Roysaidit 2010 NFL Predictions

National Football Conference

NFC EAST
 Dallas 
 Philadelphia  -Wildcard
NY Giants 
Washington 

NFC NORTH
Green Bay 
Minnesota-Wildcard
Chicago
Detroit 

NFC SOUTH
 New Orleans 
Atlanta
Carolina 
Tampa Bay 

NFC WEST
San Francisco 
Seattle
Arizona
St. Louis 

Final Four: Dallas, NO, GB, Minnesota

Conference Final:  Dallas v. GB

 American Football Conference

AFC EAST  
New England
NY Jets  -Wildcard
Miami 
Buffalo 

AFC NORTH
Cincinnati 
Baltimore -Wildcard
Pittsburgh
Cleveland 

AFC SOUTH
Indianapolis
Tennessee
Houston
Jacksonville 

AFC WEST
San Diego
Oakland 
Denver
Kansas City 

 Final Four:  Indy, SD, New England, Cincinnati

Conference Championship Indy v. SD

Super Bowl:  Dallas v. Indy

Super Bowl Champion: Dallas

On Being a Mets Fan (with apologies to U2…and the rest of you)

To paraphrase those lyrical poets of the 80s, U2, on rooting for the Mets:

I have climbed the Flushing fences, I have run through the Shea and Citi Fields
Only to be with the Mets, only to be with the Mets
I have run with Jose Reyes, I have crawled with Timo Perez
I have scaled those Shea Walls (with Endy), now these Citi walls
Only to be with the Mets
But I still haven’t found 1986.
But I still haven’t found 1969.

It couldn’t get worse for the Mets, or could it?

If you are one of us Mets fans, you know the answer.

I wish I could say that I were making it up that the Mets’ (former?) closer Francisco Rodriguez (whose nickname K-Rod has nothing to do with what I am about to tell you) now appears to be out for the rest of the year due to injuries he sustained beating up the grandfather of his children.

Yes, you read that right.  Rodriguez now appears to require season-ending surgery to repair thumb ligaments he injured by repeatedly punching his children’s grandfather in the head and face.  The obligatory adjective “alleged” is barely appropriate here, given that the many stated witnesses to the attack included the wives and children of Mets players.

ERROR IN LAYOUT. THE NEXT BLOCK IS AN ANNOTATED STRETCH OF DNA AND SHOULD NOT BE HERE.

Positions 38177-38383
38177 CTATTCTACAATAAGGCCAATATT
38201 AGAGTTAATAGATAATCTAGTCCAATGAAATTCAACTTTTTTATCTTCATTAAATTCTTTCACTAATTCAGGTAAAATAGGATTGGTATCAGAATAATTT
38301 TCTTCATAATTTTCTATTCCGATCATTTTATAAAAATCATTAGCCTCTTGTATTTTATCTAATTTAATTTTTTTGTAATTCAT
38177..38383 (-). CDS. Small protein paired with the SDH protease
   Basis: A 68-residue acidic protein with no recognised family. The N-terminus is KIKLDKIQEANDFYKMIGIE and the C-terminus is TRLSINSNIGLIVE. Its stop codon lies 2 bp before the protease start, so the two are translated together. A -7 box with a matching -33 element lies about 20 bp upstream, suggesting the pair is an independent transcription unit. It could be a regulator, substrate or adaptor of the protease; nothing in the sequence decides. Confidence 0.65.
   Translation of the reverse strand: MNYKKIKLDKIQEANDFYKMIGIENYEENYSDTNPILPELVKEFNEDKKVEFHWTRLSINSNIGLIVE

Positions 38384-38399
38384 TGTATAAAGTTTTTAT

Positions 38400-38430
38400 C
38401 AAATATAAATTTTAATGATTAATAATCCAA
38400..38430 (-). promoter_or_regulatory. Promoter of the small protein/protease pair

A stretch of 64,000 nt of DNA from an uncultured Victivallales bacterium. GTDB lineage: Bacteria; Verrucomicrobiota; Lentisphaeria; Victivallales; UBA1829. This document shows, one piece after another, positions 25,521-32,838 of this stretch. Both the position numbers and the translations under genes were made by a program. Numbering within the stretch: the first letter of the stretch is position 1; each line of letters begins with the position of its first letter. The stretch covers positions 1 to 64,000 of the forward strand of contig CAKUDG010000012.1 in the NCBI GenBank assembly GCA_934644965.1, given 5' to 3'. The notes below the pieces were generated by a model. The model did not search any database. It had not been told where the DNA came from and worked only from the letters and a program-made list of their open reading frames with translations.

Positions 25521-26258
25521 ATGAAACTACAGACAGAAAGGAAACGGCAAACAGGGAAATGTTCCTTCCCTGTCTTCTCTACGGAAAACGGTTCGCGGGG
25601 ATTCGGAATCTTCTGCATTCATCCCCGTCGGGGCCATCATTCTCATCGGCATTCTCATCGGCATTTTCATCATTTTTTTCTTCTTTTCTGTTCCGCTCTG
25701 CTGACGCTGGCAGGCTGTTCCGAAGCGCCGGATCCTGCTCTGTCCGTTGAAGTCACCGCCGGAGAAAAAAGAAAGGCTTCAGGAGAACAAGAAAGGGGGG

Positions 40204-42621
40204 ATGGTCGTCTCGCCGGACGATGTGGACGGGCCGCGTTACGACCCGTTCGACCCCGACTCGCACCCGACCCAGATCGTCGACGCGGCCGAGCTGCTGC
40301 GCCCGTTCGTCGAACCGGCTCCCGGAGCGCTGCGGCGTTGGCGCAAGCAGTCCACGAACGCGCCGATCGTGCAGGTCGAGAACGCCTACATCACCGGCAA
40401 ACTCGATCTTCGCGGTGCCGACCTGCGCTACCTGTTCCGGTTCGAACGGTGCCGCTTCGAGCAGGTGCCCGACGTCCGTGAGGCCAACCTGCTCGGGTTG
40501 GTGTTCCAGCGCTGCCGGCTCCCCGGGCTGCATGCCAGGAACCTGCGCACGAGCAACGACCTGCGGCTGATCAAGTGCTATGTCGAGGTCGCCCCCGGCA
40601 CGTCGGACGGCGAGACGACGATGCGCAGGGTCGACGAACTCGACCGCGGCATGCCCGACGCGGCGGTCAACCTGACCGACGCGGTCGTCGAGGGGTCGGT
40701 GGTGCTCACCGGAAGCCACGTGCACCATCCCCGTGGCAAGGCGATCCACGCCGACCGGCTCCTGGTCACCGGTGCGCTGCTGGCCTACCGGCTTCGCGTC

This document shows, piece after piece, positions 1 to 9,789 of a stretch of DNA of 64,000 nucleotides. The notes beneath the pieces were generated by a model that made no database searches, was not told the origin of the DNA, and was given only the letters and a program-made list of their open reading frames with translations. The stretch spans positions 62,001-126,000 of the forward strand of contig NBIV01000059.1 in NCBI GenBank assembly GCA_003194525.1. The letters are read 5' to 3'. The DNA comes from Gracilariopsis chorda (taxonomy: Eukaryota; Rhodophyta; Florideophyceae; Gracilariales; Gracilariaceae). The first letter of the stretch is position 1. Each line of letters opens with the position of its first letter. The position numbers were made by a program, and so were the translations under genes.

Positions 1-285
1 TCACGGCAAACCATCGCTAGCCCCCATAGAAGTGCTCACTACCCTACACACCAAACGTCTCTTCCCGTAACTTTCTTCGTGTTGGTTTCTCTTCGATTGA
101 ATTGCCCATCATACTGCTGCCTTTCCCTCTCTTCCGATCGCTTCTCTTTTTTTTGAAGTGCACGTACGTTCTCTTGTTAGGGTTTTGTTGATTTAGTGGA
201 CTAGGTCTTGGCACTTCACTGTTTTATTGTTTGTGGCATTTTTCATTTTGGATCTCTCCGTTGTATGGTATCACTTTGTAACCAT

The “good news” (at least for the Wilpons, for whom the season has become an indictment of the damage they have let GM Omar Minaya do to the team over the last half decade) is that Rodriguez’s “non-baseball-activity” injuries may enable the Mets to void the remainder of Rodriguez’s contract, perhaps preventing him from poisoining the Mets current crop of young players who, we hope, might usher in a vastly more professional (and more talented) era than the current culture of which Rodriguez’s showboat antics and off-the-field troubles have become an symptomatic.

A hopeful good riddance to the classlessness exhibited by Rodriguez since his arrival.

Mets Mess

Met closer Francisco Rodriguez was arrested and jailed for allegedly throwing his girlfriend’s father, Carlos Pena, against a wall and, until being pulled away by security, pummeling him with enough punches to bruise his face and send him to the hospital.  All of this occurred at Citi Field in full view of other Met players’ wives and children.   Met ownership expressed their “disappointment” in Rodriguez’s “inappropriate” behavior.  Inappropriate?  Really?  Met Manager Jerry Manuel said “We’ve had a lot of things go on here and there.”  “Maybe it’s a distraction we need,” Met Outfielder Jeff Francoeur said. “Not to say it’s a good thing. But maybe at the end of the day we can turn it into a positive. I know for him, it’s between him and his family.”